What do you need to get in?
Main entry requirements
Three subjects at higher level with a minimum grade of 4 or above.
If your qualifications aren’t listed here, you can use our UCAS points guide of 120-128 and refer to the university’s website for full details of all entry routes and requirements.
% applicants receiving offers88%
Provided by UCAS, this is the percentage of applicants who were offered a place on the course last year. Note that not all applicants receiving offers will take up the place, so this figure is likely to differ from applicants to places.
Tuition fee & financial supportNot available
Maximum annual fee for UK students. NHS-funded, sandwich or part-time course fees may vary.
If you live in:
- Scotland and go to a Scottish university, you won’t pay tuition fees
- Northern Ireland and go to an NI uni, you’ll pay £3,805 in tuition fees
- Wales you’ll pay £3,810 in fees and get a tuition fee grant to cover the rest
Every degree course is different, so it’s important to find one that suits your interests and matches the way you prefer to work – from the modules you’ll be studying to how you’ll be assessed. Top things to look for when comparing courses
Our degree will give you an understanding of the complete construction process, including construction technology, site surveying, production management and the integration of contemporary and sustainable processes. Northumbria is a pioneer in Building Information Modelling (BIM) technology, which is embedded throughout this course, ensuring you are at the cutting edge of this emerging field. With an opportunity to participate in a year-long industrial placement, you will gain valuable and practical experience alongside experienced construction project managers at companies such as Laing Oâ??Rourke and McCarthy & Stone. Our course is also accredited by the Chartered Institute of Building (CIOB), fully meeting the academic requirements for membership.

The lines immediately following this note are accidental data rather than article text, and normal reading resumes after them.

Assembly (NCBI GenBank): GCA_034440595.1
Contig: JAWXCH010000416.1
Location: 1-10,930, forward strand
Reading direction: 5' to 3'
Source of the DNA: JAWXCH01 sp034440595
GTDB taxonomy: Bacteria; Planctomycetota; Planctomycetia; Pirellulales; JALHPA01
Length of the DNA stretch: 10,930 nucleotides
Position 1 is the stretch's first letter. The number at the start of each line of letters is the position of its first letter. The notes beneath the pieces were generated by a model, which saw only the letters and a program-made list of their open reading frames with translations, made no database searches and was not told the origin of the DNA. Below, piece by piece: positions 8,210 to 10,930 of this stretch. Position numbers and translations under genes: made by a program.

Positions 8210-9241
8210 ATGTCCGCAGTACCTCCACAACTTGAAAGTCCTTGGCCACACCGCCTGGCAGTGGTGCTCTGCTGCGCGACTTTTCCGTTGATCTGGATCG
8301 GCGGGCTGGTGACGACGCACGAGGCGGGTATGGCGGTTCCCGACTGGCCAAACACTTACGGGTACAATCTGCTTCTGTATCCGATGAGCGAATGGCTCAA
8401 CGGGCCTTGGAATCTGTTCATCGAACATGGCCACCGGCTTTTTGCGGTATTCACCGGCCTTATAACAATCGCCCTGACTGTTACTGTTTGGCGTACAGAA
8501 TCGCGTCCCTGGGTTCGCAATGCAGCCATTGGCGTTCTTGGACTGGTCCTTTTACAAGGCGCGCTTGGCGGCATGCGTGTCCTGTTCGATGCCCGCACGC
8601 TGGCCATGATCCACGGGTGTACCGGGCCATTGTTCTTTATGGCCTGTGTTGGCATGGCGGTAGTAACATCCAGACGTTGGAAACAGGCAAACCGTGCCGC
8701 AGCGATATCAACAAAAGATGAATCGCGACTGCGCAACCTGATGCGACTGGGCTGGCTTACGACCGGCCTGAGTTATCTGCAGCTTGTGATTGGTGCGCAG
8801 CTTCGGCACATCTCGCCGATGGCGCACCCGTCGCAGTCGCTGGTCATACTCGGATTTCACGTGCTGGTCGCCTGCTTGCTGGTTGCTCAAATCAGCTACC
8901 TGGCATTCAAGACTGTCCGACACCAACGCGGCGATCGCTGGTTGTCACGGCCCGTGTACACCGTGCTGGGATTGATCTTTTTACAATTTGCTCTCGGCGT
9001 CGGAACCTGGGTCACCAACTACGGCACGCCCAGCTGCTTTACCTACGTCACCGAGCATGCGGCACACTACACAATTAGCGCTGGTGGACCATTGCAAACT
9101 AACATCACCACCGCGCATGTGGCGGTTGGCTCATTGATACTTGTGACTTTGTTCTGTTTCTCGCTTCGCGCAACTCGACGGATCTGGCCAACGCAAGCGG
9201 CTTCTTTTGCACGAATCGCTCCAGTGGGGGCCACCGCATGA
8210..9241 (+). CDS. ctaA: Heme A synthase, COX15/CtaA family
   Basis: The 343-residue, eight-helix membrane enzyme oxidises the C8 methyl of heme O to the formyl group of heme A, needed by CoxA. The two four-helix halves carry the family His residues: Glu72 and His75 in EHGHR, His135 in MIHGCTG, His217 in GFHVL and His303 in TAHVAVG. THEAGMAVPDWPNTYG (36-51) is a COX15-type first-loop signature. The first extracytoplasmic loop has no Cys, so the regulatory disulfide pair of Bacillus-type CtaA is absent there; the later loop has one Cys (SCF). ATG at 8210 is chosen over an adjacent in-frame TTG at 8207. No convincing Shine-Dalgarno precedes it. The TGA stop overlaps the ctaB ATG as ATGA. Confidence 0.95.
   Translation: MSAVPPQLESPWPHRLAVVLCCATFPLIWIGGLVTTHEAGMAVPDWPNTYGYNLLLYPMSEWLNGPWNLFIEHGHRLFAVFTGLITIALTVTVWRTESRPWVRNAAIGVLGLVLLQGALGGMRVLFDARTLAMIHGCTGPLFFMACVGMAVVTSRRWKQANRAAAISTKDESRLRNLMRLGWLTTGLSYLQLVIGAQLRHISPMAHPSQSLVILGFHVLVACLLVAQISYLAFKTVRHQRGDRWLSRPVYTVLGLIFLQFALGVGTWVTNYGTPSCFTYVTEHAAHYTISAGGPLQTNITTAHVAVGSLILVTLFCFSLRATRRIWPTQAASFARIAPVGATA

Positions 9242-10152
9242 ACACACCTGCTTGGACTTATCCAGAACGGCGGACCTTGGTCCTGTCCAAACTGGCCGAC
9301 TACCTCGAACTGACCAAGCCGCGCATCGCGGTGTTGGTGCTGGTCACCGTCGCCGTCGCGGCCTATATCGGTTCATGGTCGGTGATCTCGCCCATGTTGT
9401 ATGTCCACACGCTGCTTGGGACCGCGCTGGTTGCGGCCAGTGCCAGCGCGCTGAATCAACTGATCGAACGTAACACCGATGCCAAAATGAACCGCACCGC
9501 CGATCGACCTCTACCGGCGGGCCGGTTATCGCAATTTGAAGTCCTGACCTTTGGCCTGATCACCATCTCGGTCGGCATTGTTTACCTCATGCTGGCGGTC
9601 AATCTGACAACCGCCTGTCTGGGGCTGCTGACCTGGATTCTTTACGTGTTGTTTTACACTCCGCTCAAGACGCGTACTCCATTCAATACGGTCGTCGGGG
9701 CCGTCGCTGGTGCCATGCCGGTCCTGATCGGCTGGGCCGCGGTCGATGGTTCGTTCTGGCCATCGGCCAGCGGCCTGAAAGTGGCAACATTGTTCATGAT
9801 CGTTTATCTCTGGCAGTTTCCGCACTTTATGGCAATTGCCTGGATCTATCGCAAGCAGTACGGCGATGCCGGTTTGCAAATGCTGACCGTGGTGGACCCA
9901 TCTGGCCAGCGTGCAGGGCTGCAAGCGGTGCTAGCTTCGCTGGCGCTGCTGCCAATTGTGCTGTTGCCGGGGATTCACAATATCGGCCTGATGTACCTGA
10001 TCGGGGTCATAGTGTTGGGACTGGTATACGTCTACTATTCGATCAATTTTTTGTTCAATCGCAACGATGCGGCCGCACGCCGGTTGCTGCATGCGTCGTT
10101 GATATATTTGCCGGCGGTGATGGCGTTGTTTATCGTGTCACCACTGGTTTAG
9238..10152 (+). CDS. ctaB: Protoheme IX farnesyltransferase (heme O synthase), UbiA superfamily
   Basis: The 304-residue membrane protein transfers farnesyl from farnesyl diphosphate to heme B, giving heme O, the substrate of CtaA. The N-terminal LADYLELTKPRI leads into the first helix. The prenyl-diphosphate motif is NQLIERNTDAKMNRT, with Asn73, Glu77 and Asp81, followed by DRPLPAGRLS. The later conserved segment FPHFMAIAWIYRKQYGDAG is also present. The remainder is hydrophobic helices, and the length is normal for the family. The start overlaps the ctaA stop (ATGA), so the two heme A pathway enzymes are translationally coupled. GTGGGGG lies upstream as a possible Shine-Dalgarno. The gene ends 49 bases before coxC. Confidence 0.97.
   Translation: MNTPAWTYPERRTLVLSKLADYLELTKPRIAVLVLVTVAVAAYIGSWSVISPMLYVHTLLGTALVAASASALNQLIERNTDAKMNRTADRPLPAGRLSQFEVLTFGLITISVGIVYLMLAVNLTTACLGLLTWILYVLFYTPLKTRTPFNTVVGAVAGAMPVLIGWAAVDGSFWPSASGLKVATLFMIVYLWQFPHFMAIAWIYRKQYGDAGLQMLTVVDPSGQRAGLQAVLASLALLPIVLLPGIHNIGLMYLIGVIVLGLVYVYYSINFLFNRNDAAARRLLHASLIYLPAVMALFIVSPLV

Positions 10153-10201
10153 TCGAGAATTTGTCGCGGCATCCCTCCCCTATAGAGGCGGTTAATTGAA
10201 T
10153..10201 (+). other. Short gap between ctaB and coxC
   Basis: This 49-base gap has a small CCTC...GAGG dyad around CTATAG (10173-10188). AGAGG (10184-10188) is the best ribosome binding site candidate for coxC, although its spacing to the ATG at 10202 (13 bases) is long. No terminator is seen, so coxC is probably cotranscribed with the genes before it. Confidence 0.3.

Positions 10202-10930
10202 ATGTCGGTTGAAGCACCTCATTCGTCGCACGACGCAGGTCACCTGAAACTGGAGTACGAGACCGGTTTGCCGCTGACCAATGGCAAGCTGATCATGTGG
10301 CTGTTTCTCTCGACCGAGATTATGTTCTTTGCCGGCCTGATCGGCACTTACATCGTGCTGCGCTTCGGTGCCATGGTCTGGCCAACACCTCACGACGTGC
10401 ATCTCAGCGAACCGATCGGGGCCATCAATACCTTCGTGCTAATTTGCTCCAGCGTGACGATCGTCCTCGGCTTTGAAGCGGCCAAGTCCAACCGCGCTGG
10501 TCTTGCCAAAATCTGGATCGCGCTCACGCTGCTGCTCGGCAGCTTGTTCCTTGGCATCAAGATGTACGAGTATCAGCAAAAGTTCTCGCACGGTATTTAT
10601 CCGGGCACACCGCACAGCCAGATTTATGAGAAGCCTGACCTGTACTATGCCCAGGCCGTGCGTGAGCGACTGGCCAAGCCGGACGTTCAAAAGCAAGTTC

Year 1: Computing for the built environment; building design; building technology; site surveying; building project; communication skills; management of the built environment; building elements; building economics.
At Northumbria you will be in Newcastle, one of the best student cities in the UK. Think culture, shopping, music, sport, nightlife and cost, with a students' union that is one of the best in the country, voted Union of the Year in 2011. One in seven people living in the city is a student. Plus this is a university where over 90% of graduates go into employment or further study.
How you'll spend your time
|Year 1||Year 2||Year 3|
|Lectures / seminars||34%||27%||17%|
- Lectures / seminars
- Independent study
How you'll be assessed
|Year 1||Year 2||Year 3|
- Written exams
- Practical exams
What do the numbers say for
Where there isn’t enough reliable data about this specific course, we’ve shown aggregated data for all courses at this university within the same subject area
What do students think about this subject here?
Here's how satisfied past students were – useful to refer to when you’re narrowing down your options. Our student score makes comparisons easier, showing whether satisfaction is high, medium or low compared to other unis.
Start building a picture of who you could be studying with by taking a look at the profile of people that have studied this subject here in previous years.
UK / Non-UK
Male / Female
Full-time / Part-time
Typical Ucas points
2:1 or above
Most popular subjects students studied before attending
Here's an idea of the academic background of students from previous years, to give you a flavour of the type of people who take this subject.
What are graduates doing after six months?
Here’s what students are up after they graduate from studying this subject here. We’ve analysed the employment rate and salary figures so you can see at a glance whether they’re high, typical or low compared to graduates in this subject from other universities. Remember the numbers are only measured only six months after graduation and can be affected by the economic climate - the outlook may be different when you leave uni. What do graduate employment figures really tell you?